After the sudden resignation of one of its members, the Congressional Hispanic Caucus on Wednesday reiterated that it has not endorsed a controversial provision of the U.S. Senate-backed immigration bill that calls for more fencing and boots on the border.
U.S. Rep. Filemon Vela, D-Brownsville, tendered his resignation from the caucus on Tuesday in response to what he said was the group’s support for S. 744, the upper chamber’s comprehensive immigration reform bill.
The measure passed last week after the Senate adopted the Corker-Hoeven amendment, by Republican Sens. John Hoeven of North Dakota and Bob Corker of Tennessee, which calls for 700 miles of fencing on the Southwest border and an additional 20,000 U.S. Border Patrol agents before the estimated 11 million undocumented immigrants in the country can obtain legal and permanent residency status. Also known as obtaining a “green card,” permanent residency is an essential step for immigrants seeking naturalized citizenship.
“The Senate bill perpetuates an environment of fear and separation, and as one of our greatest presidents said, that is the only thing we have to fear,” Vela, a freshman lawmaker, said in a statement on Wednesday. “I will not compromise my commitment to my border constituents for reasons of expedience. Thus, on this issue, I could not remain silent as members of the Congressional Hispanic Caucus endorsed the Senate-passed bill.”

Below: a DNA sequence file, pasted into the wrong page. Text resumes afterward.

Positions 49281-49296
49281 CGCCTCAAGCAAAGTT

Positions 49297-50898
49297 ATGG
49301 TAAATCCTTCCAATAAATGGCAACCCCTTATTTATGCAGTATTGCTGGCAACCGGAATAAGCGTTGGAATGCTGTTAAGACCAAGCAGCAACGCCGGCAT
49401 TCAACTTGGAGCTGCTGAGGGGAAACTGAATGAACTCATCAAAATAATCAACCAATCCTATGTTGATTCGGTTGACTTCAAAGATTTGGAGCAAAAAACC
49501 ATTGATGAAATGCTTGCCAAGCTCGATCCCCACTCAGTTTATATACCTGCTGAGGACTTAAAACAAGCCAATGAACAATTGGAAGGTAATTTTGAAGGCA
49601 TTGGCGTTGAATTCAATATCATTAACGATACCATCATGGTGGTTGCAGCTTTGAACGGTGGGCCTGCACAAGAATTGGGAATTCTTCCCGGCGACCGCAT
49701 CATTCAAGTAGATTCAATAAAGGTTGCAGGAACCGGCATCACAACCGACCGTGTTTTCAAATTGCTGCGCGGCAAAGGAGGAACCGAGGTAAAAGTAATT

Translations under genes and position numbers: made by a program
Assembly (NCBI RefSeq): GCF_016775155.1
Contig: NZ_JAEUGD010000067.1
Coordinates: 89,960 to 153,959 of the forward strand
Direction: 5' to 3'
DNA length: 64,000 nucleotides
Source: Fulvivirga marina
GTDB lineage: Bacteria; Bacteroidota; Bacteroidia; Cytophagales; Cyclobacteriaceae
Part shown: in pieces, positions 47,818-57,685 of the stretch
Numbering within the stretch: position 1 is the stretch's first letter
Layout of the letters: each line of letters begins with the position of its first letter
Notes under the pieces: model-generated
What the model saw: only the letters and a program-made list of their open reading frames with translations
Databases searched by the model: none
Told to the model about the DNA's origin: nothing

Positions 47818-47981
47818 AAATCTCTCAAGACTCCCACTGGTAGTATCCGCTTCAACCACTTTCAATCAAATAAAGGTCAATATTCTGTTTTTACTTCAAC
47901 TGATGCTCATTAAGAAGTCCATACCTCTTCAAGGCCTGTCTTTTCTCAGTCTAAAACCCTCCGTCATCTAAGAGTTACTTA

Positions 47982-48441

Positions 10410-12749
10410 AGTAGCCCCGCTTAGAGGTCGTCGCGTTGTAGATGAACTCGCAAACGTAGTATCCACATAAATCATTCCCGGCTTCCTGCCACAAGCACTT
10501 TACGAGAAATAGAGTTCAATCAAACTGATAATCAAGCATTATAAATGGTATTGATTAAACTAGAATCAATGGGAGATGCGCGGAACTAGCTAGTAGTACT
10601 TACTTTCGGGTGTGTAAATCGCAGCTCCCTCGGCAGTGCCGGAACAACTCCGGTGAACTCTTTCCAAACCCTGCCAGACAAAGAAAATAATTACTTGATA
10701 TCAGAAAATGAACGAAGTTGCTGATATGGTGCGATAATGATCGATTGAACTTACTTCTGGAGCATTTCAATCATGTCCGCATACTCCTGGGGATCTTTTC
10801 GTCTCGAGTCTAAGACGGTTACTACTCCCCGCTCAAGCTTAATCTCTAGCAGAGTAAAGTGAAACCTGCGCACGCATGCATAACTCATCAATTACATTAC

Not so fast, said the remaining 26 members of the CHC.
“We are pleased with the progress the Senate has made on this important issue; we have not endorsed the Corker-Hoeven, the border surge amendment passed in The Border Security, Economic Opportunity, and Immigration Modernization Act,” said caucus chairman, U.S. Rep. Ruben Hinojosa, D-Edinburg.
The caucus did not respond to Vela’s resignation specifically but said instead that it would continue to work with members of the House to craft a passable bill. It’s unclear how much discussion members of the caucus had after the bill was passed on Thursday; Congress recessed for the Fourth of July holiday last week without the caucus holding its regular formal meeting.
It is also unclear how much sway, if any, the caucus will have in a Republican-controlled lower chamber. After the Senate passed its version of the bill, House Speaker John Boehner, R-Ohio, said any immigration bill passed would need support from the majority of the House Republicans. And border hawks in the House have repeatedly labeled the Senate version as amnesty for lawbreakers who circumvented the country’s legal immigration process.
Vela’s resignation was not unexpected. Last week, he joined border congressmen Henry Cuellar, D-Laredo, and Beto O’Rourke, D-El Paso, in speaking out against the border-fence provisions in the bill. In a joint statement, they said more fencing would do nothing to stem the real catalysts of illegal migration, which include the record-setting violence in Mexico following a seven-year-old war on organized crime and fighting among the cartels.
Cuellar has not addressed his colleague’s resignation but on Wednesday, O’Rourke, who is not a member of the CHC, remained steadfast in his opposition to the border fence, calling it a misguided waste of money.
“Fencing and walls are bad policy. They waste billions of taxpayer dollars and do almost nothing to achieve the goals of reducing illegal immigration and smuggling,” he said in a statement. “With a record number of deportations and record-low apprehensions last year and a doubling of Border Patrol agents since 9/11, our border is more secure than it has ever been.”